MLAs are clashing over spending on police resources following an annual RCMP report that shows crime increasing in some areas of the Yukon.
The Yukon RCMP year-in-review document compares the prevalence of reported crimes across a variety of categories in the 2020/21 fiscal year to five years earlier in 2016/17.
The comparison shows the sharpest increase reported is drug trafficking offences. Reports of trafficking or possession for the purpose of trafficking rose 90 per cent, with 124 more reports in 2020/21 than five years previously.
The cocaine trade made up the vast majority of trafficking offences at 78 per cent of the reported offences. It was much more common than the next most prevalent drug category, opioids other than heroin, making up eight per cent of the total.
Along with the drug trafficking numbers, police tracked an increase in all categories of reported “crimes against persons” in a five-year comparison.
The five-year comparison between 2016/17 and 2020/21 shows 55 more sexual assaults reported for a 31 per cent increase.
There were 173 more “robbery offences” reported to police than five years ago. Criminal harassment, harassing communications and uttering threats are also tracked as “robbery offences.” The report states this category saw a 25 per cent increase when compared to 2016/17.
“Offences related to death,”also saw an increase. That term encompasses murders, attempted murders, arsons that show a disregard for human life and mischief that endangers life and child abandonment. Although the increase compared to five years ago totals 55 per cent, this represents five more of the listed offences in 2020/21 compared to 2016/17.
2017/18 saw more offences related to death than any other year of the past five with 21; the 2020/21 total was 14, the next highest of the past five years.
There were 15 more reported kidnappings, hostage takings, abductions or human trafficking offences last year than five years ago, representing a 65 per cent increase.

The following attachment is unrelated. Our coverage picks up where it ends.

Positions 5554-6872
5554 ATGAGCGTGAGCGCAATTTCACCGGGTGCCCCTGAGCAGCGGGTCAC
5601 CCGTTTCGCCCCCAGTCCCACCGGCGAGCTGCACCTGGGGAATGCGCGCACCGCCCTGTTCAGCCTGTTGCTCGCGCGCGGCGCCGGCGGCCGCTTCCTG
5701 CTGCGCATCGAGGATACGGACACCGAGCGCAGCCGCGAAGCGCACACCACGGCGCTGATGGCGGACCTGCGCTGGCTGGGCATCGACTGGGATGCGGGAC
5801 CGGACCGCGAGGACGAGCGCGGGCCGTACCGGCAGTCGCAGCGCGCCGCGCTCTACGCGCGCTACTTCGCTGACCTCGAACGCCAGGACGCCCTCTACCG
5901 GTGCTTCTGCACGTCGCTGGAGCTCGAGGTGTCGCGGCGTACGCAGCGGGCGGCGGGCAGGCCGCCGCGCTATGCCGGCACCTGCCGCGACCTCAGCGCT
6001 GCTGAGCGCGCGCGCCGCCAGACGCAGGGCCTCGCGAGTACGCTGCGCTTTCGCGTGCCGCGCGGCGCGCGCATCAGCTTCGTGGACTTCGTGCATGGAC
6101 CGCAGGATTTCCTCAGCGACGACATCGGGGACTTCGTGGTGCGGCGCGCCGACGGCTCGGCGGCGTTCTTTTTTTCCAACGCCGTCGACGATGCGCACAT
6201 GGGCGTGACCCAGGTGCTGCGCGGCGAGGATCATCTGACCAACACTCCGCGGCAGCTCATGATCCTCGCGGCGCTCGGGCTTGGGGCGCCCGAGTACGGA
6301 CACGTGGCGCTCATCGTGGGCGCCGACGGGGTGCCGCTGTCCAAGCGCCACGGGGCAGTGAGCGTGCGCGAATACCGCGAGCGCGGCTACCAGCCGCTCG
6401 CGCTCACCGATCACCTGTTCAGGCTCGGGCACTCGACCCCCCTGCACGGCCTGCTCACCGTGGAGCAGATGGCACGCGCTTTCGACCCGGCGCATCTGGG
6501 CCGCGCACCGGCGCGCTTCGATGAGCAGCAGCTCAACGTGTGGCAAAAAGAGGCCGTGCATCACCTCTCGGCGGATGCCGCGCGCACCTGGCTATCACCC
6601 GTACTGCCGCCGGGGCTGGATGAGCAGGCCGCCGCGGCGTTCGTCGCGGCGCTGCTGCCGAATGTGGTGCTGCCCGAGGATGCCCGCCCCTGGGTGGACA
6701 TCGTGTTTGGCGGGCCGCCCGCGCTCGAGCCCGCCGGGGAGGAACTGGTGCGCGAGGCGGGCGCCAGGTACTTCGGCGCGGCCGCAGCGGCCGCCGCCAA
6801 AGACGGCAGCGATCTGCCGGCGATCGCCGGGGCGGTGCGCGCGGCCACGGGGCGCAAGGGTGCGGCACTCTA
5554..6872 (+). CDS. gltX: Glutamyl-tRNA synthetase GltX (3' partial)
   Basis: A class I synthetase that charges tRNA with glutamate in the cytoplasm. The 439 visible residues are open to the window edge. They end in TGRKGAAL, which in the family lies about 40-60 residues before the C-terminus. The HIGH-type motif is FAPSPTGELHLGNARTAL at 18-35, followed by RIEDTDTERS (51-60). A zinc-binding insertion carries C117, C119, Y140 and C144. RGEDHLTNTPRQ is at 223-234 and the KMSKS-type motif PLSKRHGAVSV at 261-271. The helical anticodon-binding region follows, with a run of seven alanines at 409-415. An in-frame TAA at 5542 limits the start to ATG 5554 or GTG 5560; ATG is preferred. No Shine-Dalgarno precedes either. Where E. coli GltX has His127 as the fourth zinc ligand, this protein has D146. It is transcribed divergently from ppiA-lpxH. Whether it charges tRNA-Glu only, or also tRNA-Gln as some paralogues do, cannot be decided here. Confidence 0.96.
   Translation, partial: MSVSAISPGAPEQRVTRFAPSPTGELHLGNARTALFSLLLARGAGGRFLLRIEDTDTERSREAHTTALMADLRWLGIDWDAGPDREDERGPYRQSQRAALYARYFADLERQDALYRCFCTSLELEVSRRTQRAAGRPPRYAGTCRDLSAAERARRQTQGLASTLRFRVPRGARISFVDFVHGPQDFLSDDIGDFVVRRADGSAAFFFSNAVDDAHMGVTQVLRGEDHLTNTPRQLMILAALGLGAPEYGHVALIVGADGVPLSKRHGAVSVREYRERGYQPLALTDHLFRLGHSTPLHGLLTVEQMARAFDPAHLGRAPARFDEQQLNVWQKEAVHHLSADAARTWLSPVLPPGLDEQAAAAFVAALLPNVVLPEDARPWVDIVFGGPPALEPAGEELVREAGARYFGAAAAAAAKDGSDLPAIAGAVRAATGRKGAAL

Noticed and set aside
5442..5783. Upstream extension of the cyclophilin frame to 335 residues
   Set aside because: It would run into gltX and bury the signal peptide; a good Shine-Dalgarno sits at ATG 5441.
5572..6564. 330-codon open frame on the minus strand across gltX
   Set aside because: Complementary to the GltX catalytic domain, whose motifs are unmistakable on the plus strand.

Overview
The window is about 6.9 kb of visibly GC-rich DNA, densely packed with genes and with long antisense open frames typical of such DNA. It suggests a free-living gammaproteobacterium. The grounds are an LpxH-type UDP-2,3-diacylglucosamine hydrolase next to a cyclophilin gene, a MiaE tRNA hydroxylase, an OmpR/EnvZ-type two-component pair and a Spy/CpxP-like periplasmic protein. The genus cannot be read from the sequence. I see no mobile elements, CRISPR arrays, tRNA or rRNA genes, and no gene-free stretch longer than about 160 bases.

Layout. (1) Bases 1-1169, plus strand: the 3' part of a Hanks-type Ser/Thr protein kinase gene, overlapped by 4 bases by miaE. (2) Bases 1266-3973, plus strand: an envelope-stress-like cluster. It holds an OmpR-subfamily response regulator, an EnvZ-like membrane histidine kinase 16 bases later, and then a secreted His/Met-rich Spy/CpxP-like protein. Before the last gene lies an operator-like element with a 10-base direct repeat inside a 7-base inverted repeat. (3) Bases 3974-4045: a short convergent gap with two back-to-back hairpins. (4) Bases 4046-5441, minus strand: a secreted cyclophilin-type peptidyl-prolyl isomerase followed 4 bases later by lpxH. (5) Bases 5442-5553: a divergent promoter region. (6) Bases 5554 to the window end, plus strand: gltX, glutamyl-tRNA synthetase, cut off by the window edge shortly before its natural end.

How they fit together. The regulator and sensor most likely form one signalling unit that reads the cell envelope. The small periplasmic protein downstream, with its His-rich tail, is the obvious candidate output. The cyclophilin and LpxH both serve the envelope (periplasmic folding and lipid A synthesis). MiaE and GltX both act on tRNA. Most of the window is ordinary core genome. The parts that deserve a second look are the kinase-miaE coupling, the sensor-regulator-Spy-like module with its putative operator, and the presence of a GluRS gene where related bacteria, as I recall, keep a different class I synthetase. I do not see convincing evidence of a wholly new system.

Reports of assault and related offences were up seven per cent compared to five years ago but down from 2019/20.
The interaction of police funding and the territory’s drug trade were discussed in the legislature. On April 19, Yukon Party MLA Brad Cathers stated that the government’s focus since the declaration of the substance use emergency in January has been on harm reduction while he thinks it should shift to prevention, treatment and enforcement.
“Why hasn’t the government provided additional resources to the RCMP to ensure that those profiting from the sale and proliferation of these illegal drugs are held accountable?” Cathers asked.
Justice Minister Tracy-Anne McPhee offered a reply detailing both the government’s expenditures on harm reduction as well as $1.8 million to support additional mental health and social services spending and almost $300,000 to bolster the RCMP’s response to the drug problem.
Yukon RCMP detachment commander Scott Sheppard said the territory’s increasing population and the pressure that creates is one of the factors behind the rise in some of the crime statistics.
“What we have definitely seen over the last five or so years has been a marked increase in drug trafficking. And with drug trafficking comes with its own culture of violence and intimidation, property crimes, and other related concerns, certainly the opioid crisis,” Sheppard added.
He said the Yukon RCMP has come up with a response to the opioid crisis internally as best as they can and were not given additional resources to do so. Sheppard added that he recognized the planning and budgeting that goes into providing more resources as well as the other priorities such as healthcare.
Sheppard said his discussion with First Nations and other communities has suggested that along with the deaths caused by opioids, drug trafficking has widespread negative impacts on quality of life. He said the RCMP is supportive of harm reduction but police must also be able to target traffickers and deter the drug trade.
A government briefing note provided to the News suggests the government plans an RCMP budget increase of $297,000 that would fund two additional officers for the Yukon RCMP’s Crime Reduction Unit (CRU).
The CRU was created in 2019 and tasked with addressing drug trafficking, property theft and organized crime. A separate document explains that officers for the CRU have been drawn from other parts of the Yukon RCMP, making them unavailable for other tasks. It also states that the Justice minister approved the funding for two additional RCMP officers in February, pending budget appropriations.
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